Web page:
|cleaning her proboscis|
When you do your winter reading about bees, you'll often find that they won't/can't fly if the temperature is below 50ish (well, of course you'll find a number of thresholds cited, but they all kinda hover in 50s). When you talk to other beekeepers, they'll affectionately remind you that bees don't read books. Point taken.
This Sunday, the temperature hovered in the low to mid 40s. I'll admit, the bees didn't seem very adventurous. Like kids cut loose for the first time from their parents, they seemed uninterested in straying too far from the hives, and instead scoured a 20 foot radius for ANY sign of nectar, pollen or water. It created a weird phenomenon. Walking back toward the beeyard, you eventually crossed this line--right about at our last raised bed--into wall of soft buzzing and a thin carpet of bees.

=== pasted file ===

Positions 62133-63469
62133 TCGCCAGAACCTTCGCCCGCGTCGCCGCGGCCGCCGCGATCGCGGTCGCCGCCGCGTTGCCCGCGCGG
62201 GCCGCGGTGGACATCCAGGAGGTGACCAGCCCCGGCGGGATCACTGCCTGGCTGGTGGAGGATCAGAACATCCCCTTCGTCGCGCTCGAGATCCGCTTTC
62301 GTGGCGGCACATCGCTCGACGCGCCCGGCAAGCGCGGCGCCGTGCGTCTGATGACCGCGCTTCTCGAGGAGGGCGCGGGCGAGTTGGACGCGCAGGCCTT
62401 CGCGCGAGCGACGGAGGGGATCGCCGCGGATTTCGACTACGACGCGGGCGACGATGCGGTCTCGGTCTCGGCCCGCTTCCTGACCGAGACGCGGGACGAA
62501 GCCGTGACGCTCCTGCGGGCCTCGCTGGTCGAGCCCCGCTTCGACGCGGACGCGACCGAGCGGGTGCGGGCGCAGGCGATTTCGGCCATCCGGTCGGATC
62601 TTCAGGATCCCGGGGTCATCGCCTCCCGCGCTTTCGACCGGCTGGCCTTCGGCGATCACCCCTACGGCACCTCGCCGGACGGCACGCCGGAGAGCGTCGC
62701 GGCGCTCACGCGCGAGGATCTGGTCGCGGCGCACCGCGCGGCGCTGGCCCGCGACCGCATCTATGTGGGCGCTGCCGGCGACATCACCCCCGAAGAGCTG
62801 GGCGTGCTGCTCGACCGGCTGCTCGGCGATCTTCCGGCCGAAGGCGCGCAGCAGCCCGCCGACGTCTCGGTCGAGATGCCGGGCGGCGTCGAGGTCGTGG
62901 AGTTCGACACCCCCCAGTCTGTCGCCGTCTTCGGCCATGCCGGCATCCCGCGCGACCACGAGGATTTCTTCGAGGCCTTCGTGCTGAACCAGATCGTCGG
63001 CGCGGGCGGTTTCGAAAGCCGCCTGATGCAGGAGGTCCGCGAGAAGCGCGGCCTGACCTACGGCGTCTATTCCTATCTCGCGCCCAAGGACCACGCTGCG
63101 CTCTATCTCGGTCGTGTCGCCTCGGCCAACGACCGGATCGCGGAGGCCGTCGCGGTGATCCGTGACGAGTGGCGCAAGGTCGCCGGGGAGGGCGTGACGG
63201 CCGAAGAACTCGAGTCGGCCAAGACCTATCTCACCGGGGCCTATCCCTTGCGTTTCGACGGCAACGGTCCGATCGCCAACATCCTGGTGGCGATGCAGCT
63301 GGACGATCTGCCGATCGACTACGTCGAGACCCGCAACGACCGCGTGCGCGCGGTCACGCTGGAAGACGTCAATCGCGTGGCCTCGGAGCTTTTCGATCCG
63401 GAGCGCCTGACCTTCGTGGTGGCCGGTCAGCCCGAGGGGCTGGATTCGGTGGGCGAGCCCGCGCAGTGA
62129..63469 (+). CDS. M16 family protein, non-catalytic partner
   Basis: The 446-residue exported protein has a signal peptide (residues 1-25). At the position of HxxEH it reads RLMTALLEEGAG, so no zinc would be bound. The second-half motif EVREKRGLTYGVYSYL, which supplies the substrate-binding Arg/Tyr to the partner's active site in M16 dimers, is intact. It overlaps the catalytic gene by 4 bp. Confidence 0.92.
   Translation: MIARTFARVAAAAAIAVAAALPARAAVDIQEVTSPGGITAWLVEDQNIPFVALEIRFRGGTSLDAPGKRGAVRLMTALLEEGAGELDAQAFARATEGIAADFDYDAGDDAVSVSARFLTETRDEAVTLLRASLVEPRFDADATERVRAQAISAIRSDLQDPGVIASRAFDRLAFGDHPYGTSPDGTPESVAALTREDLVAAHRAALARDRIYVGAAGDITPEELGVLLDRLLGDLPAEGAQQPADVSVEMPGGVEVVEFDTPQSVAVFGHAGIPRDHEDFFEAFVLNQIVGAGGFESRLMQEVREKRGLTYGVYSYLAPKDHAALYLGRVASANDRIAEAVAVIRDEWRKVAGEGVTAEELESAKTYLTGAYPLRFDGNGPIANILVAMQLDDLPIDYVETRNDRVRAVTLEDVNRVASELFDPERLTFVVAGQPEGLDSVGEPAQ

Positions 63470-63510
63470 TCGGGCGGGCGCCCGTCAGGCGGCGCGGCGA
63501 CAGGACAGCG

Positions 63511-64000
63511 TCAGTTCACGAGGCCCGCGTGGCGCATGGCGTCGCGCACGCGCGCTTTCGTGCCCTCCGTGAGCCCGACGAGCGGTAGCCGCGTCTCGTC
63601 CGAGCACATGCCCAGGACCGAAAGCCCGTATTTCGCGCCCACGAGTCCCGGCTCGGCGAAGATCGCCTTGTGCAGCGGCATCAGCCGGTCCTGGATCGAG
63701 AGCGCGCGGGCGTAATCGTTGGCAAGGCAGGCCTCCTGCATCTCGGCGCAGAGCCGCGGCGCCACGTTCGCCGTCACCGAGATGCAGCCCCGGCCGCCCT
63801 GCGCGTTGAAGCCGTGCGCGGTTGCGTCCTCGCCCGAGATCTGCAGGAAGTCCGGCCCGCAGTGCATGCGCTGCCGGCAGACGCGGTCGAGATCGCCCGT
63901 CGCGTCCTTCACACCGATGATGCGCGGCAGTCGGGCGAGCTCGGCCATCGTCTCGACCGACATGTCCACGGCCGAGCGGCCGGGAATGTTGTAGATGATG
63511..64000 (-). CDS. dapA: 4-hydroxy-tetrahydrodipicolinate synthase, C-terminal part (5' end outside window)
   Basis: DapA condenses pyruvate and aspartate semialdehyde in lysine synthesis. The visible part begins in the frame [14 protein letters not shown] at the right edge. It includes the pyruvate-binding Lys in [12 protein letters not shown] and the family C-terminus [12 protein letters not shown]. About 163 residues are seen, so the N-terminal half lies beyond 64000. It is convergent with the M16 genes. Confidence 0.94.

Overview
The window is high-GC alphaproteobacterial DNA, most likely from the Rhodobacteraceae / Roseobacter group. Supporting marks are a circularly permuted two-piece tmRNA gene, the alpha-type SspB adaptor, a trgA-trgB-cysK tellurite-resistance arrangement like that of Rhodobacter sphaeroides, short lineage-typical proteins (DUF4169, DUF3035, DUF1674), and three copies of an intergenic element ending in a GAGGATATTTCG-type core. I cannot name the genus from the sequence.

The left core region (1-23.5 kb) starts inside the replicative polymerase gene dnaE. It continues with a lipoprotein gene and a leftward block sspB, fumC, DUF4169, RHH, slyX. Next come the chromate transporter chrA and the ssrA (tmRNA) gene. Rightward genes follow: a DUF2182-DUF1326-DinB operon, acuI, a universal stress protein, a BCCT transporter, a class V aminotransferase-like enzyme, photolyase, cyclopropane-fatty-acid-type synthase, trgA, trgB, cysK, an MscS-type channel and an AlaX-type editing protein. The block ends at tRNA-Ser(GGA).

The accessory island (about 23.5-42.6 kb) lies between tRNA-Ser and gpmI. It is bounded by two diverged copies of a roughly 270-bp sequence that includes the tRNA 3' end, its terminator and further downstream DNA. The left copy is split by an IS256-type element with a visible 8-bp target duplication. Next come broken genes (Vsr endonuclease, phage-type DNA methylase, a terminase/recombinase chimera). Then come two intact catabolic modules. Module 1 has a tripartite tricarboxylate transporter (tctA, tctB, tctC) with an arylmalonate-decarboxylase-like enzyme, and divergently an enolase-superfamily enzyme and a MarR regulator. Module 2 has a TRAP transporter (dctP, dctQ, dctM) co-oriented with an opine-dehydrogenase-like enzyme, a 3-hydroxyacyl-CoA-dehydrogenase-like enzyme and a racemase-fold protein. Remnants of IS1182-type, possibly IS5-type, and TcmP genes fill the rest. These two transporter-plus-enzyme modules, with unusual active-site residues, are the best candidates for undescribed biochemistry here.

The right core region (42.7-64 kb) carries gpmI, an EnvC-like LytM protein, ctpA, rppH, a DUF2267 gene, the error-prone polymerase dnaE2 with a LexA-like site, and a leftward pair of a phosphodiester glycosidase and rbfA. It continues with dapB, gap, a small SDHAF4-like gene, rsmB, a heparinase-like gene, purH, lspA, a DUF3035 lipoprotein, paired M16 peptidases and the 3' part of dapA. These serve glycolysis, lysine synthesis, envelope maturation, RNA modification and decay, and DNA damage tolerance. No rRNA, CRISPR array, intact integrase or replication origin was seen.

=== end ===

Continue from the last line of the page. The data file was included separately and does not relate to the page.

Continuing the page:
Poor girls seemed desperate to work anything they could, holding out that perhaps THIS lettuce head offered nectar within its leaves. I was able to capture a pretty cool video of a bee drinking from a large water droplet on a sedum plant. You can see the bee's tongue (proboscis) fully extended slurping it up. Water droplets just look so solid and buoyant on sedum, don't they?
This video of Columbia's entrance--in addition to being hypnotic--shows another problem honeybees experience with cold weather: the need to eliminate. Even in winter, bees are still processing honey and pollen and like all of us, need to pass waste. Bees are quite fastidious, generally speaking, and dislike doing their business in the hive. In winter, those random, freak warm days are essential for the bees to be able to take "cleansing flights." You can tell they left the hive in a hurry by the high volume of bee scat on the alighting board below.